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Thread: Can I replace 120V Element with 240 to achieve half power?

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    DIY Junior Member grimdestripador's Avatar
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    Question Can I replace 120V Element with 240 to achieve half power?

    I am to install a point of use, 13 gallon Whirlpool electric hot water heater. The hot water heater claims to use up to 1750W, using a 1600W, 120V element. Is there any consiquence to replacting 120V element with a 240V element. From my understanding, it seems these are just resistive elements, and power/current should behave accurding to ohm law (V=IR, P=VI=V^2*R). Of course warm-up times will be doubled (or perhaps even x4).

    Thanks for any insight.

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    Jack of all trades DonL's Avatar
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    Sounds like you have it correct.

    Recover time will be very slow, But the element will never burn open until it gets corroded from the outside in.
    Theory only works perfect in a vacuum.

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    Nuclear Engineer nukeman's Avatar
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    The power will be 1/4 with 1/2 the voltage. So, a 1600 W, 240v element would become a 400W element at 120v. Depending what elements will fit, you could go to a higher wattage 240v element to still have a decent recovery at 120v.

    What is the reason for going to a 240v element? Are you trying to tie the water heater to an existing kitchen (assuming this is going in the kitchen) circuit? If so, the problem is that maybe a future buyer could stick the 120v element back in and would overload that circuit. Best to run a dedicated line for it.

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    Moderator & Master Plumber hj's Avatar
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    IF you want slower hot water recovery, or less power draw, they do make 1000 and 1200 watt 120 elements, ( in fact, I have seen 850 watt ones but they are hard to find).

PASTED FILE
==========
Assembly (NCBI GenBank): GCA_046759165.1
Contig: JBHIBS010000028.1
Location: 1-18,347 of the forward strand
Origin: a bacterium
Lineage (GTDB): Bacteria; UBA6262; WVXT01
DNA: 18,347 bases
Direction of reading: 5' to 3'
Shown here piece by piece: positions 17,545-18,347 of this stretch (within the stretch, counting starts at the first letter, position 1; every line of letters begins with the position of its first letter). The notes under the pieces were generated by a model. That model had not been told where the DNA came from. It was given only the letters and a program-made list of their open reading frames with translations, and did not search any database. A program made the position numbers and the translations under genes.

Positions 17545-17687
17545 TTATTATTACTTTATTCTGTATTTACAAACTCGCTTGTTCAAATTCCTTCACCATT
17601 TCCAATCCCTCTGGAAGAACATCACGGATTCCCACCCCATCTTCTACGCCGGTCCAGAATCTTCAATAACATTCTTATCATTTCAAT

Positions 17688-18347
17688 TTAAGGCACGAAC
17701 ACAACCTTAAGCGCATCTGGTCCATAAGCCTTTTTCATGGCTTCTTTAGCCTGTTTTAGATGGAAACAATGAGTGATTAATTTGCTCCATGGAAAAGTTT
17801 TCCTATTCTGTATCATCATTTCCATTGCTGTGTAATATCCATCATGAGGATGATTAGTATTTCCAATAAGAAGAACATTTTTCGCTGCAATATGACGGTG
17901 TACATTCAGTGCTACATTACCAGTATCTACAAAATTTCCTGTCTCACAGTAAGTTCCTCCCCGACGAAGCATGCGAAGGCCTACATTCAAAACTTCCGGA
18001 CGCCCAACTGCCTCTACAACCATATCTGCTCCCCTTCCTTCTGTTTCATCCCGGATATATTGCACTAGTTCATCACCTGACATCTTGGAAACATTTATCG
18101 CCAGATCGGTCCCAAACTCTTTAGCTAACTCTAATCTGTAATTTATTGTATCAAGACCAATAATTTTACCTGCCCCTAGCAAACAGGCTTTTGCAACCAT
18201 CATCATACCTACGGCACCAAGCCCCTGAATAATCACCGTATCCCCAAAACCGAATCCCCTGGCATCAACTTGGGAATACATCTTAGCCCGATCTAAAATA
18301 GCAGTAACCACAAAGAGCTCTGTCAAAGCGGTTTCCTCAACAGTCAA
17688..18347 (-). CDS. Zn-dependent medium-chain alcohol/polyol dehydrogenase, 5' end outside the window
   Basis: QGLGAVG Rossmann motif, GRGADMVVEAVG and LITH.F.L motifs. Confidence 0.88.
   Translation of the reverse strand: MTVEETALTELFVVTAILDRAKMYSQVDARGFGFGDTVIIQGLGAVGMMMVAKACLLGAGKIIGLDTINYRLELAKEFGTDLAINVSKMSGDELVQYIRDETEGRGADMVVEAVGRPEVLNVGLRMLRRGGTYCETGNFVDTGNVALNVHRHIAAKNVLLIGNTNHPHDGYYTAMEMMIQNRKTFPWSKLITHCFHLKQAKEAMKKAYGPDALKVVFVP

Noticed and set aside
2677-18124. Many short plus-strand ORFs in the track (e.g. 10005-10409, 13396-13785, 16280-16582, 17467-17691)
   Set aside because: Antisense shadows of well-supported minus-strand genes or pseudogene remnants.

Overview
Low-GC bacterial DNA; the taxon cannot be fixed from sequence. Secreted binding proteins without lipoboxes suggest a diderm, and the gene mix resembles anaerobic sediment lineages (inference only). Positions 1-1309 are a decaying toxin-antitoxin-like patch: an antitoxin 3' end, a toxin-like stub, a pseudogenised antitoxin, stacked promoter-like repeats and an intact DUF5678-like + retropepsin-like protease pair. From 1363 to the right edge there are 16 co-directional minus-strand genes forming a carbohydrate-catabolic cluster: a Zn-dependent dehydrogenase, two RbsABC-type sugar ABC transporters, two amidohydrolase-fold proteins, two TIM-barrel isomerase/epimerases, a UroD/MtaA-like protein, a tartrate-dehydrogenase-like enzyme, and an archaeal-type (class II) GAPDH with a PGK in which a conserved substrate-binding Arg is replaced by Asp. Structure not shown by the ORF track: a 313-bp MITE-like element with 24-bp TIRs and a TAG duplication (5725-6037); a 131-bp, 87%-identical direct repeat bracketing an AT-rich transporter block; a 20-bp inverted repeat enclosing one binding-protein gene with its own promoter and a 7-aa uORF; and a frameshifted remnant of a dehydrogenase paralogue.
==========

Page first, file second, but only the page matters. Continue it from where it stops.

Licensed residential and commercial plumber

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    Retired Defense Industry Engineer jadnashua's Avatar
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    FWIW, the power to heat the water will be the same, regardless of what element you use assuming the thermostat stays the same. It's just that the higher wattage stuff will get there faster. With an electric WH, there isn't a huge standby loss, so most of the energy is used to heat it in the first place, not reheat it after a long time of disuse.
    Jim DeBruycker
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    DIY Junior Member grimdestripador's Avatar
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    For those concerned. I am not intending to use this as a perminante installation, but rather a semi-portable hotwater + generator combo. I have a 55 gallon rain barrel, with a RV type- pressure regulating pump (120V). I'm not concerend about recovery time and more concerened about power requirements (of generator vs 10guage extension cord).

    I see that home depot has replacement elements in stock for reasonable prices. I have been unable to find a supplier for these rare 750-1000w, 120V elements, but have been able to find lots of 240V elements for near $10. When I look at the elements, I can make guesses why they don't advertise a 1000W, 120V element as a capable 4000W, 240 element. But why can't a 240V, 3200W element run at half voltage to achieve quarter power.

    Resistance of a 3200W, 240V; P = V^2*R; R = P/V^2 = 3200/240^2 = 3200/57600 = 0.055555 [ohms]
    Resistance of a 1600W,120V; P = V^2*R; R = P/V^2 = 1600/120^2 = 1600/14400 = 0.11111111 [ohms]

    Power of a 3200W, 240V element running at 120V: Power = V^2 * R = 120^2*0.055555 = 800 watts (PERFECT).

    Other thoughts I've had, include... (1) using a power diode to rectify the wave. (2) using an variac (variable transformer). (3) using a stove top resister dial. But these seems risky because I don't know if the thermostat circuit requires exactally 120V or can run at arbitary values.
    Last edited by grimdestripador; 11-16-2012 at 01:57 PM.

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    Jack of all trades DonL's Avatar
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    Quote Originally Posted by grimdestripador View Post
    Other thoughts I've had, include... (1) using a power diode to rectify the wave. (2) using an variac (variable transformer). (3) using a stove top resister dial. But these seems risky because I don't know if the thermostat circuit requires exactally 120V or can run at arbitary values.

    I would be careful using a diode. It would work but the thermostat may fail.

    Sometimes the DC can cause the thermostat to stick ON. They are normally AC rated.

    If you use a variac then you would have even more loss, but the thermostat should not care if it is switching less AC power.

    Propane or solar may be more cost affective for heating water in the sticks.

    Please post the outcome and let us know how you make it work.
    Theory only works perfect in a vacuum.

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